UK: Adjudicator’s Jurisdiction To Decide His Own Jurisdiction - NEC3 PSC


The case of WSP CEL Ltd v Dalkia Utilities Services plc, [2012] EWHC 2428 (TCC) concerned the question of whether by virtue of the parties' consent agreement, which varied the terms of the NEC3 Professional Services Contract, the adjudicator had jurisdiction to determine his own jurisdiction.

The Facts

Dalkia Utilities Services Plc ("Dalkia") entered into a Consultancy Services Contract with WSP CEL Ltd ("WSP") dated 12 May 2009 ("the Consultancy Services Contract") for WSP to carry out engineering, project management and construction management services in relation to a biomass energy plant in Fife, Scotland.

The form of contract was NEC3 Professional Services Contract (June 2005) ("NEC3 PSC"). The Housing Grants, Construction and Regeneration Act 1996 did not apply and accordingly the relevant adjudication provisions were those provided in NEC Option Clause W1.

On 6 May 2011 Dalkia terminated the Consultancy Services Contract. On 22 August 2011 WSP served its final account on Dalkia seeking payment of compensation events and loss and expense. Dalkia did not respond substantively to the final account and WSP initiated adjudication proceedings ("the First Adjudication").

The adjudicator issued his determination on 21 December 2011 making a number of findings, including that a dispute had arisen in relation to the loss and expense claim. Following the adjudicator's decision, the parties entered into discussions and with a view to resolving the dispute entered into an agreement dated 13 January 2012 ("the Consent Agreement").

The Consent Agreement provided for Dalkia to respond to the final account by 13 January 2012, which it did, and without prejudice meetings followed. Either party could terminate the negotiation process and WSP were entitled to refer to adjudication such aspects of the final account dispute that remained disputed. Clause 6 of the Consent Agreement provided that the agreement was subject to the exclusive jurisdiction of the adjudicator, whose decision was final and binding on the parties until revised by the court.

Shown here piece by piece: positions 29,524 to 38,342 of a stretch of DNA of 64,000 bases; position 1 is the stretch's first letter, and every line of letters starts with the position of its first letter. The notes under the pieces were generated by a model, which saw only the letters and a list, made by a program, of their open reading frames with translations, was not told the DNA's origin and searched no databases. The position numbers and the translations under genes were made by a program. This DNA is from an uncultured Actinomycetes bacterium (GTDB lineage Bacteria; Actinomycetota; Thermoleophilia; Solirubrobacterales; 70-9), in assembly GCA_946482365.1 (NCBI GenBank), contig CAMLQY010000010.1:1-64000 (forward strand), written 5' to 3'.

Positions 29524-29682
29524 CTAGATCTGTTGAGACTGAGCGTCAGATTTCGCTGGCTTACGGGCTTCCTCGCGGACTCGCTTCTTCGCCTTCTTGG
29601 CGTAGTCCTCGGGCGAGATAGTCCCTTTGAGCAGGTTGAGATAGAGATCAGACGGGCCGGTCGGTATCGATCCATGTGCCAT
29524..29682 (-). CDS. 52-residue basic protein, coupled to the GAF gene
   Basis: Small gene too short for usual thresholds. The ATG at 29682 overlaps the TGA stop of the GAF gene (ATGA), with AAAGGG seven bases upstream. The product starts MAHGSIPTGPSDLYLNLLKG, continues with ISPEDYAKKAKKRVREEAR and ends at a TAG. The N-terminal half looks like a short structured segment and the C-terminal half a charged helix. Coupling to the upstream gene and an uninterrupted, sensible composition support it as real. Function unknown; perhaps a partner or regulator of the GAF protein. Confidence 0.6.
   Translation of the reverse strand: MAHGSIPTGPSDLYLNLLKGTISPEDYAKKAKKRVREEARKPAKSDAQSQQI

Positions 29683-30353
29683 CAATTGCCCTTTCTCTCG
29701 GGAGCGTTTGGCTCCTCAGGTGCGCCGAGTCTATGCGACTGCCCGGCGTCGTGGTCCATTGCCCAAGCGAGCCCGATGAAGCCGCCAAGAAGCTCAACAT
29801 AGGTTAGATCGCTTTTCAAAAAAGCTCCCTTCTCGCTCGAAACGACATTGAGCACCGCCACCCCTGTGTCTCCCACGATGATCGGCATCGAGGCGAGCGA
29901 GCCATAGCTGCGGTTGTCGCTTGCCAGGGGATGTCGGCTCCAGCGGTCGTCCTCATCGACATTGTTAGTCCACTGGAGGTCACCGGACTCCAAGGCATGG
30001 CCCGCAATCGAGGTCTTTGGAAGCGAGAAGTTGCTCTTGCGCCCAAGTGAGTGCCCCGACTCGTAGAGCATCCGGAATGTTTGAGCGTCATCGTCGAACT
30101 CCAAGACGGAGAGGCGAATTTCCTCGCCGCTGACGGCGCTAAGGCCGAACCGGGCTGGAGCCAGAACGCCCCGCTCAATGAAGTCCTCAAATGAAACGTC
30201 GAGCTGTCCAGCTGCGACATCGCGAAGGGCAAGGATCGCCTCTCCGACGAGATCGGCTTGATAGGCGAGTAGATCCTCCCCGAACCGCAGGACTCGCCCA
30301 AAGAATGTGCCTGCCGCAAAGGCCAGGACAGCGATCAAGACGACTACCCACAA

On 22 February 2012 WSP served a notice of adjudication on Dalkia referring the final account to adjudication as provided for in the Consent Agreement.

Dalkia argued that the adjudicator did not have jurisdiction given that WSP had failed to comply with clause W1.3(2), which provides "If a disputed matter is not notified and referred within the times set out in this contract, neither Party may subsequently refer it to the Adjudicator or the tribunal". Further, Dalkia argued that the issues had already been decided in the First Adjudication. WSP contended that the adjudicator had jurisdiction as the Consent Agreement conferred jurisdiction on the adjudicator.

On 17 March 2012 the adjudicator issued his decision holding that there was "substantive (threshold) jurisdiction to adjudicate" the final account dispute and that this "Authority arises pursuant to the Consent Agreement". The adjudicator determined the final account dispute by a decision dated 22 June 2012, holding that WSP was entitled to £1,054,800.60 exclusive of VAT.